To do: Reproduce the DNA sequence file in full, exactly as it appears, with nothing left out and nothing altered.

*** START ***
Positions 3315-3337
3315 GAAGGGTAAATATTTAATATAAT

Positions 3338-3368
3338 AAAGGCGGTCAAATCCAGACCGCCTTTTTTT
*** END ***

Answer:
Positions 3315-3337
3315 GAAGGGTAAATATTTAATATAAT

Positions 3338-3368
3338 AAAGGCGGTCAAATCCAGACCGCCTTTTTTT